Figure 2 – Leveraging the ‘Framework’ for E2E Integrated Planning: A visual representation of the framework to prepare an initiative brief. This organization helps marketers think through the touchpoints, success metrics, and pertinent information that teams will need to prepare inputs for the E2E plan. The 5 key learnings in this article are overlaid on this graphic.

1. Clarify & Translate Goals: It’s critical to start with clear business needs and goals that are then translated (not repeated) into marketing goals for each supporting team and external partners. The business or creative brief clarifies what success looks like so expectations are aligned between all stakeholders from the start. If the team should consider a variable (e.g. budget, timing), it must be included in the brief. There are no short cuts.

2. Lead Inclusive Launch Meetings: A project/initiative launch meeting should be inclusive, with all stakeholders and external partners in attendance. This allows every team to hear the same message and seek clarification of anything that is unclear. This is a great opportunity to clarify roles and responsibilities and expectations. In addition, it is the time to discuss critical adjacencies and dependencies. Each supporting team, fully informed and invested in the project/initiative goals, now can collaborate to develop its strategy, tactics and measures. It’s like being the coach of a sports team. Success is based on the entire sports team being clear on the plan of action.

3. Integrate and Align Individual Team Plans: As each team determines the metrics that matter for its strategies and tactics, the analytics team is able to aggregate these inputs and develop an integrated analytics, reporting and optimization strategy aligned with tactics. Consistency also occurs related to compliance, specifically for each project/initiative. This is critical as the focus on privacy, data and security regulations continues to rise.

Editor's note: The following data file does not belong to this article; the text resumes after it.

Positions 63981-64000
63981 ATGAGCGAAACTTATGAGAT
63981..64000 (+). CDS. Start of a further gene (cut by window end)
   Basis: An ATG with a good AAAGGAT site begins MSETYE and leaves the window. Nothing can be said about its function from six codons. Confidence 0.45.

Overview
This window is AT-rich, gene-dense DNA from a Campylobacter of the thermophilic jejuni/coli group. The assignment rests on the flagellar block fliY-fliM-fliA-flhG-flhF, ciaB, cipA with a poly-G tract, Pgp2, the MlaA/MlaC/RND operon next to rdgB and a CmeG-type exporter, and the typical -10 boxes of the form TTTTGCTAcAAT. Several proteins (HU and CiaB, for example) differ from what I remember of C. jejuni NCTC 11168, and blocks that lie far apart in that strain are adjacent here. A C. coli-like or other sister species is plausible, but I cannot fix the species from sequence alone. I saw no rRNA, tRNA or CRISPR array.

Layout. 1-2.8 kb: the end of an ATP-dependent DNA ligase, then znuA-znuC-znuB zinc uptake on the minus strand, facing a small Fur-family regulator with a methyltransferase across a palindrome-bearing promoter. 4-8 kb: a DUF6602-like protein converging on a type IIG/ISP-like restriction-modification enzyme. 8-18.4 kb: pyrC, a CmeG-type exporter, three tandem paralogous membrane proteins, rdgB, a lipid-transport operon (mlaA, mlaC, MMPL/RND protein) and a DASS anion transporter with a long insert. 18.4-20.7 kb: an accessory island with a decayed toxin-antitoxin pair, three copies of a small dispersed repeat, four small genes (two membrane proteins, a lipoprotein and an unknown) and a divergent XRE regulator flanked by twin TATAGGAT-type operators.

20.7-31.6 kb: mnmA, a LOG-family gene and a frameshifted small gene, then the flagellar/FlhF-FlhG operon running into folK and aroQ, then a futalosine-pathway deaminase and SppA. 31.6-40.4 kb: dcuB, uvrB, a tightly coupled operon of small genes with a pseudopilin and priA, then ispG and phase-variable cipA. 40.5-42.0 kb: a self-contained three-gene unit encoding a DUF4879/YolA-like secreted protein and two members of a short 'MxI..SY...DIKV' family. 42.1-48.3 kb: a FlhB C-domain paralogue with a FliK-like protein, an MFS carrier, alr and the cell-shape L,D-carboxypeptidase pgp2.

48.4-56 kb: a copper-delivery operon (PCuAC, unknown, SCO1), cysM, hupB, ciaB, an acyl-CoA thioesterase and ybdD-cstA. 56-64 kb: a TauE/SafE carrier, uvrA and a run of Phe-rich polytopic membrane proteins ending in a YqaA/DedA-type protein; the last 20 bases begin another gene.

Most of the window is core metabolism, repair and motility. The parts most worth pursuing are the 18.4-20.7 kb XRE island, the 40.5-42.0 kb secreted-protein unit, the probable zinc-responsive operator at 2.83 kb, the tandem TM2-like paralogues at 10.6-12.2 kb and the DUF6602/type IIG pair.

4. Be Agile and Adjust Plans Based on Input: With all supporting teams’ strategy and tactic inputs aggregated, the project/initiative lead can review, assess and ensure integration of all inputs. The project leaders also can question any areas of concern and adjust, if needed. All teams should be fully aligned and ready to execute the E2E integrated plan. This becomes a team-infused plan.

5. Socialize, Teach and Listen to Leaders : The project/initiative lead must now ensure the plan is socialized with the appropriate stakeholders. Moreover, the lead ensures results of the plan are reported back, so that leaders understand the plan’s progress and adjustments required. This places us on the path to continual improvement going forward.

The Watch-Out: Entrenched Beliefs

Uh oh…those darn antibodies come out of the woodwork in organizations. An example is a peer who refuse to change.

The watch-out for organizations are blind-spots due to anchoring. There is considerable research that points to anchoring, which means we hold onto the past like a person gripping a pole in a hurricane. These implied constraints, or legacy mindsets, are the result of entrenched beliefs. They can keep individuals and organizations from moving ahead and recognizing critical shifts necessary to remain relevant in the marketplace.

Next: In the February 2020 edition we will offer insight about how to effectively drive your story daily.

Note: Ayaz Malik’s concepts and views in this article are his own and are not made on behalf of Roche.